There’s been a fair amount of digital ink spilled already about this report from CDW about faculty, IT staff, and student perceptions of technology use in teaching. My response was, “Duh.” The biggest barrier to use: lack of knowledge on the part of faculty. The problem is, as I’ve said over and over, is that faculty won’t take responsibility for learning the technology. There is no scalable way for most institutions to provide enough support for a technology expert to do most things for the faculty. We can’t be there every time you need to turn on the projector in the classroom or upload a document to Blackboard.
We are currently running two day-long workshops, thanks to NITLE, on using technology. Less than 10 of our faculty are in attendance at either session. That’s less than 1% of our total faculty. I see the same kind of attendance at shorter workshops that I offer throughout the year. We’ve done research that shows that faculty don’t want to learn this way; they want one-on-one assistance as they’re working with technology.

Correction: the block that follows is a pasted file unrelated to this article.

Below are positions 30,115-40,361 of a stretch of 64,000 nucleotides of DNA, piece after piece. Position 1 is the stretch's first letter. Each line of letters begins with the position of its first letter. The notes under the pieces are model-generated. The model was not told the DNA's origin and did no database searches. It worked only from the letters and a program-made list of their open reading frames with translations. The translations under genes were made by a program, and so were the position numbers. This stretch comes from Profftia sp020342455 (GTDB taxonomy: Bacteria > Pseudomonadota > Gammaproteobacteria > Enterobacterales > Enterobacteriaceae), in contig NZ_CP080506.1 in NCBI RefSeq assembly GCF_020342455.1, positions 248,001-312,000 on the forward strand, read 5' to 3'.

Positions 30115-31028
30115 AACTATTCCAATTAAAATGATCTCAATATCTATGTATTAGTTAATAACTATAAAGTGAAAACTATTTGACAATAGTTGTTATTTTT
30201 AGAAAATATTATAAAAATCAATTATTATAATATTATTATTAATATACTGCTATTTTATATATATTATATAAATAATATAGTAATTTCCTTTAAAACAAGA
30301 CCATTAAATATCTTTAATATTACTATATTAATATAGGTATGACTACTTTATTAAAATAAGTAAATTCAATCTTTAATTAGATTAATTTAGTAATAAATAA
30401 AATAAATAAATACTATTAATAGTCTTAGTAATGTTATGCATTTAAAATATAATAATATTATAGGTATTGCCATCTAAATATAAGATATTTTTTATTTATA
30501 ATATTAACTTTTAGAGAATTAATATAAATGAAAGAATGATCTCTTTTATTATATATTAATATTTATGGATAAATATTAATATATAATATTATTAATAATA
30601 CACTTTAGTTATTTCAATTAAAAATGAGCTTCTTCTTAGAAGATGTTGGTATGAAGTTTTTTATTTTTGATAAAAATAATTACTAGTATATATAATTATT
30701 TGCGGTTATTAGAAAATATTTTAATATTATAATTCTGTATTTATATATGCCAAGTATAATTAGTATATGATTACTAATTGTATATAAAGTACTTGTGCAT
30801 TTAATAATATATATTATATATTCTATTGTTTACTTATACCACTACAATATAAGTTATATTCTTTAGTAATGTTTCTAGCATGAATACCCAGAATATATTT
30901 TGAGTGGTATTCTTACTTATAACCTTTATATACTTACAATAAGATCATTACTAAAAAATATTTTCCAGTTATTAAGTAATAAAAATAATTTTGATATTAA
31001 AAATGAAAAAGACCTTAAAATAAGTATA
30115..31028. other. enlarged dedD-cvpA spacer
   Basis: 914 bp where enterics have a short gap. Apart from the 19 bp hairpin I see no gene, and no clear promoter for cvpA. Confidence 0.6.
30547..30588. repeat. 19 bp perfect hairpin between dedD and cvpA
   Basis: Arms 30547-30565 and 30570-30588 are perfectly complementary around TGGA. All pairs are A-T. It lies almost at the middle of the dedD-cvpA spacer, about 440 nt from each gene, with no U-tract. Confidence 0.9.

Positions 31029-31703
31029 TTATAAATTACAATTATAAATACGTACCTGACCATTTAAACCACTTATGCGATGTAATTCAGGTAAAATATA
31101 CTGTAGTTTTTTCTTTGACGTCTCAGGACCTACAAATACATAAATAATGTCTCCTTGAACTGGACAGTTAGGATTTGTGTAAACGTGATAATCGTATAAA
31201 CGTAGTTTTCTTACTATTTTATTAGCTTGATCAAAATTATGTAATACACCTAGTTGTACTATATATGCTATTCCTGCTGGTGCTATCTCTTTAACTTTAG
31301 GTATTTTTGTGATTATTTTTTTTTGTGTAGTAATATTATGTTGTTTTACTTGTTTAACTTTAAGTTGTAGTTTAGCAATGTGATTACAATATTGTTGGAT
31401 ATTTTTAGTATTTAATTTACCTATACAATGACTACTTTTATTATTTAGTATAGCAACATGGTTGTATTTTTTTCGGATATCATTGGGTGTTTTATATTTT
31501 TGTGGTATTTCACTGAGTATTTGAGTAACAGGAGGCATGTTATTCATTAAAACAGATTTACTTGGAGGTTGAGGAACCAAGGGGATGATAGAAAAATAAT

Honestly, most of the technology used today is not rocket science. Back when I first started word processing, you had to remember the markup for line breaks and bold and paragraph indents. Now word processing works just like your old typewriter did. You no longer need to type things at the C: prompt to run programs or find files. You can search via a little box that’s replicated not just on desktops but in browsers and other programs. Yes, if you want to experiment with GIS or another complex technology, you’re approaching a difficulty level where assistance from an expert is warranted. But if you’re interested in 95% of the technology stuff that’s being used, all you really need to do is spend some time trying some things. I think most Ph.D.’s can figure out chat, blogs, wikis, social bookmarking, etc. on their own. Where they may need help is figuring out the best way to take advantage of these tools or figuring out how best to implement them in their classes. Maybe that part needs to come first in order to get faculty to take responsibility. I’m not sure, but I do know that we need to get past this knowledge barrier to get to the good stuff.